Part 1: MLA Citation
Kaplan, Erin Aubry. “I No Longer Want to Shop.” The New York Times, The New York Times, 2 Aug. 2021, https://www.nytimes.com/2021/08/02/opinion/culture/shopping-retail-therapy-covid.html.
Part 2: Summary
In “I No Longer Want to Shop,” Kaplan says that she missed browsing and shopping at will, wandering around with no real plan. Now that shopping in person is an option ,masked in accordance with health guidelines, she doesn’t want to shop anymore. At first she thought it was due to the lingering effects of being quarantined, but then came to realize that wasn’t it. After a year plus without shopping brought a new perspective. During the pandemic, whenever she was tempted to go shopping, she asked herself if it was truly necessary, and came to see that the answer to that question was often no. Another experience that brought her to her new viewpoint was online shopping. Pre-pandemic she almost never shopped online, as she continued trying this new way out, she found that it offered some pleasures. It was like sending yourself Christmas presents to look forward to and unwrap. However, she found the satisfaction earned to be fleeting. She became aware of how much she was willing to spend to simply amuse herself to pass time. After feeling guilty about all the unnecessary buying she was doing, she decided to buy things she actually needs for survival and comfort. She states her shopping is now far more focused and intentional.
Part 3A: Reflection
After reading this article, I agree with many of the things Kaplan said. Shopping did change for a lot of people, both in the way they do it and their opinions of it. I have realized that like Kaplan, I also try to avoid buying as many unnecessary things as possible. I buy and keep things that are of good quality and that I know will last me for a long time. Although I don’t really shop anymore, my family still does and seeing all the boxes we have makes me feel guilty. It makes me think of all the waste we’re helping produce, and all of the unnecessary money being spent. I noticed that the article was published August 2,2o21, so I wonder if people are still struggling with the way they shop and with the way they feel when they shop. This tells me that even though it’s been years into the pandemic, people are still learning how to deal with normal, everyday things.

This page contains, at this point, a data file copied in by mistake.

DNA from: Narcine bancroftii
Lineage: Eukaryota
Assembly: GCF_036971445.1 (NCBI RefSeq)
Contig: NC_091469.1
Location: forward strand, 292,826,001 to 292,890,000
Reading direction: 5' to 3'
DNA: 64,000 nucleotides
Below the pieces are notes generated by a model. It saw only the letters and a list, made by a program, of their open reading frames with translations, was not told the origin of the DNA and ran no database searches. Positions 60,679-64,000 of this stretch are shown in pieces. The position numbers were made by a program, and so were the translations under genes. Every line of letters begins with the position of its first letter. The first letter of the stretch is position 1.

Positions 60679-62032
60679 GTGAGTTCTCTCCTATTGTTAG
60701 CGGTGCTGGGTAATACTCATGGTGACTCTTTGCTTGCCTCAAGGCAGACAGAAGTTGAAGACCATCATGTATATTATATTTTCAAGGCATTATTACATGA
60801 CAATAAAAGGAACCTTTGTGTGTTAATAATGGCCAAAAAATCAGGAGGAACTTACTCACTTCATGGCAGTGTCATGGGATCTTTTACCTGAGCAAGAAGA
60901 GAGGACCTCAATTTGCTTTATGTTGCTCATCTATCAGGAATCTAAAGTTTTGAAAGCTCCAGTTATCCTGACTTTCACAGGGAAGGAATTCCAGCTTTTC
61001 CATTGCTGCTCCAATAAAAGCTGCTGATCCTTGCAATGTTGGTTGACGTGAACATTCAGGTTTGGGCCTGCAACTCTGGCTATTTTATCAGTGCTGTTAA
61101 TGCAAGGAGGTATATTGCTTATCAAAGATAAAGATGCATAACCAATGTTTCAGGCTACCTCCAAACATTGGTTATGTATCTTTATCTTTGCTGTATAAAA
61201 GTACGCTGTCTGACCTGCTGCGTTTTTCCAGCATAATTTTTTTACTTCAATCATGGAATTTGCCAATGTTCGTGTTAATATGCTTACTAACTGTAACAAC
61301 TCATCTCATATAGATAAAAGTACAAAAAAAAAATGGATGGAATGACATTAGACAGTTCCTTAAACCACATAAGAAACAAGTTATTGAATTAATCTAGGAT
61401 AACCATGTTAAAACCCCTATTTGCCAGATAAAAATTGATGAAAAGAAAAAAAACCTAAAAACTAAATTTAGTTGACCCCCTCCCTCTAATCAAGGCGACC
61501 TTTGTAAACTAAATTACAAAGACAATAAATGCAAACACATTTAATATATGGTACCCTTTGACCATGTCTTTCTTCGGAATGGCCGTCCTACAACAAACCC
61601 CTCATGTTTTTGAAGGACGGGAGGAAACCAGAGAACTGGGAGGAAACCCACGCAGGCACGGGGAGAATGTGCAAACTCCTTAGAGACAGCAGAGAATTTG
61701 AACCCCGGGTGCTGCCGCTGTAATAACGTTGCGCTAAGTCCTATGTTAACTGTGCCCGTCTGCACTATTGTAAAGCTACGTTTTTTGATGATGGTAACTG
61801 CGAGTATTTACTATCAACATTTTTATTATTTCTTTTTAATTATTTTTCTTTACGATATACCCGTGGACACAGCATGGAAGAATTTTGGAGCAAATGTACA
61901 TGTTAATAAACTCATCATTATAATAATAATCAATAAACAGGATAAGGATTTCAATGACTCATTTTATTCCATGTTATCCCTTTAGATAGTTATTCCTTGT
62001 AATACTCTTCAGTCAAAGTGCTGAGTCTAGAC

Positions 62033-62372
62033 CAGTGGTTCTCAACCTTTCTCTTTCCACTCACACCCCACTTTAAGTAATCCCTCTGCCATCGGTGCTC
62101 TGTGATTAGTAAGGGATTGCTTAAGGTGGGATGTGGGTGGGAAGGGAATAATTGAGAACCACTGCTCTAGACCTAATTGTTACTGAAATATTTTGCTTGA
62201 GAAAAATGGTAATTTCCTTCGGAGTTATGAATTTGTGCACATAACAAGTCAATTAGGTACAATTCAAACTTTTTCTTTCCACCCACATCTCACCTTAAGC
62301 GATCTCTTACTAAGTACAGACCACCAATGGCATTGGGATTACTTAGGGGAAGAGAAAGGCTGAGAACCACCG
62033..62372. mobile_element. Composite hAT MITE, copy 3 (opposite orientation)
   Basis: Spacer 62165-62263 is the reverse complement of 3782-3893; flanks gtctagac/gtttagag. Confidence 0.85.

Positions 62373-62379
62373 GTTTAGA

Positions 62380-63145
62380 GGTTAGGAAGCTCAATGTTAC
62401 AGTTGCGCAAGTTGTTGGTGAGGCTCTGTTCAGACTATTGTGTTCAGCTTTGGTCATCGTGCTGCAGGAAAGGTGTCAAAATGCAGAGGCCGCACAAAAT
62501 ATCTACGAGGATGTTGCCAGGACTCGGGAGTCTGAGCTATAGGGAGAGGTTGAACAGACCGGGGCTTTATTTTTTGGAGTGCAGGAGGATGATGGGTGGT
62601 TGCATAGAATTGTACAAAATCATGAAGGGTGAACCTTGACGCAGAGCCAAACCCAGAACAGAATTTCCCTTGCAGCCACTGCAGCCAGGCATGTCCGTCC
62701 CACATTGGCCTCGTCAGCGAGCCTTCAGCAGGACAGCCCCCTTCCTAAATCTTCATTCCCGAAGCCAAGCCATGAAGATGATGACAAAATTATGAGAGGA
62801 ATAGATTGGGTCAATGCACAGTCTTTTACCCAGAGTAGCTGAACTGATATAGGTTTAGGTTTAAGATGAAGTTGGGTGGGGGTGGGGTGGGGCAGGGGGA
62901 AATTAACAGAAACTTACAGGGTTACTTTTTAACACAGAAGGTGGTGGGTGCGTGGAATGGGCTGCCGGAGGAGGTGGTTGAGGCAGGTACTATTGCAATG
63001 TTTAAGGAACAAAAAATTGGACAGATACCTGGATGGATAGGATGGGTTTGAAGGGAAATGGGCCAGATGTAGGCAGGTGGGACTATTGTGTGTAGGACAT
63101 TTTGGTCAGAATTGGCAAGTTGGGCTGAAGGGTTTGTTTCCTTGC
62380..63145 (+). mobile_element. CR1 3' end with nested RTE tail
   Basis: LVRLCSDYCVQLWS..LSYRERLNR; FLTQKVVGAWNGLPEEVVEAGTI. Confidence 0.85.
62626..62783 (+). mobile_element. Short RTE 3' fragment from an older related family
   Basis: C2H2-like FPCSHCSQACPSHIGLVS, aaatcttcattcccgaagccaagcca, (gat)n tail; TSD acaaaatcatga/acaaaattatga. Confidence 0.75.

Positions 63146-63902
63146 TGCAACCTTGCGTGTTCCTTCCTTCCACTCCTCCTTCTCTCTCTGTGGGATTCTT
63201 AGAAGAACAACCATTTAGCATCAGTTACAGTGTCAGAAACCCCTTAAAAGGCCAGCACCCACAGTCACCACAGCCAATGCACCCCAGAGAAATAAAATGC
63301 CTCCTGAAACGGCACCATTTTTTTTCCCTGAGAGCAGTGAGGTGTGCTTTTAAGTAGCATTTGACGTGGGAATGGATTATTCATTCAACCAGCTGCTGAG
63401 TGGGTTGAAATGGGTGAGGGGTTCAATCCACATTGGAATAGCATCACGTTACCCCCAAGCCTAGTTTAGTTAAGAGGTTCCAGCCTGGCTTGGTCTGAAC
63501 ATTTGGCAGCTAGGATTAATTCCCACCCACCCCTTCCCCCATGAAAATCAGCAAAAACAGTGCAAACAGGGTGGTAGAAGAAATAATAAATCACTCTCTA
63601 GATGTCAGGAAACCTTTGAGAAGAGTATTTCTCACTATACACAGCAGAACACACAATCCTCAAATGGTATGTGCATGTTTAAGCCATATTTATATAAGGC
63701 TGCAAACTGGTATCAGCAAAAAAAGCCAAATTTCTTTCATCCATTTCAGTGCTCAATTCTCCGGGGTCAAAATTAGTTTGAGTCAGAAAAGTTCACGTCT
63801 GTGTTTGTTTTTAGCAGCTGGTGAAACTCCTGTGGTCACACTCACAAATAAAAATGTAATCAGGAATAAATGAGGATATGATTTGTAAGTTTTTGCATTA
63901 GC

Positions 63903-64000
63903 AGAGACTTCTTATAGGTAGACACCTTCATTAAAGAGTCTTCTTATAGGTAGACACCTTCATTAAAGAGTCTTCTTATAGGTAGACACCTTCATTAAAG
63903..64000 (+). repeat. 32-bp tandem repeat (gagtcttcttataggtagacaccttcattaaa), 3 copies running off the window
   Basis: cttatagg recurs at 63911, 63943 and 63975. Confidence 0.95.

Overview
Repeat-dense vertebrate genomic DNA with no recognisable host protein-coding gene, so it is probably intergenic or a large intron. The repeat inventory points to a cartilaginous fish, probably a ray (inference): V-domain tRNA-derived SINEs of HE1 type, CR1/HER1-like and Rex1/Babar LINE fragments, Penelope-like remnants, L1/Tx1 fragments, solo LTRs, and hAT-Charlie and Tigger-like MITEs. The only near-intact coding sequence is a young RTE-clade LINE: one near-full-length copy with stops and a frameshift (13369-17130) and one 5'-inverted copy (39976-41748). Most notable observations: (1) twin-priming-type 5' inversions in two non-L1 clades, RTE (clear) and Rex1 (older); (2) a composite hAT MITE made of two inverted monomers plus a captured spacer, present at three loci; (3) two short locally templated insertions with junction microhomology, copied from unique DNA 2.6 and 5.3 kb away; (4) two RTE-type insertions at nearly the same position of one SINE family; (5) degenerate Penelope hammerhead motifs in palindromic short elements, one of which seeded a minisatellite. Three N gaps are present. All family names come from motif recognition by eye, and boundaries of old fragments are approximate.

Part 3B: Rhetorical/general analysis
Kaplan’s audience is all people, especially those who want change and positive progress in their lives. Her purpose is to show people that change is possible and that there is a better way to shop, regardless of the way. Her choice of the article being opinion based as the genre is effective. Kaplan used her own struggles, thoughts, feelings, and experiences to show readers how she slowly started making change and progress over time. She explains how she missed shopping but then when she was able to shop in person again, she no longer wanted to. She decided to try online shopping and while it made her happy for a short while, she felt guilty of all the unnecessary spending and decided to only shop for comfort and survival. Kaplan teaches writing at Antioch University, Los Angeles, and is the author of “Black Talk, Blue Thoughts, and Walking the Color Line” and “I Heart Obama,” so her message comes from a personal point of view.
Part 4: Notable Quotables
“A year-plus without shopping has wrought a whole new perspective on stores, and the nature of my attachment to them. Simply put, the thrill of the hunt that once was so integral to my life is gone. It’s like losing extra weight unexpectedly, without even trying or understanding why you lost it — mystifying, but undeniably liberating.” (Kaplan)
“The process made me keenly aware of how much stuff I was willing to buy just to amuse myself — to pass the time. ” (Kaplan)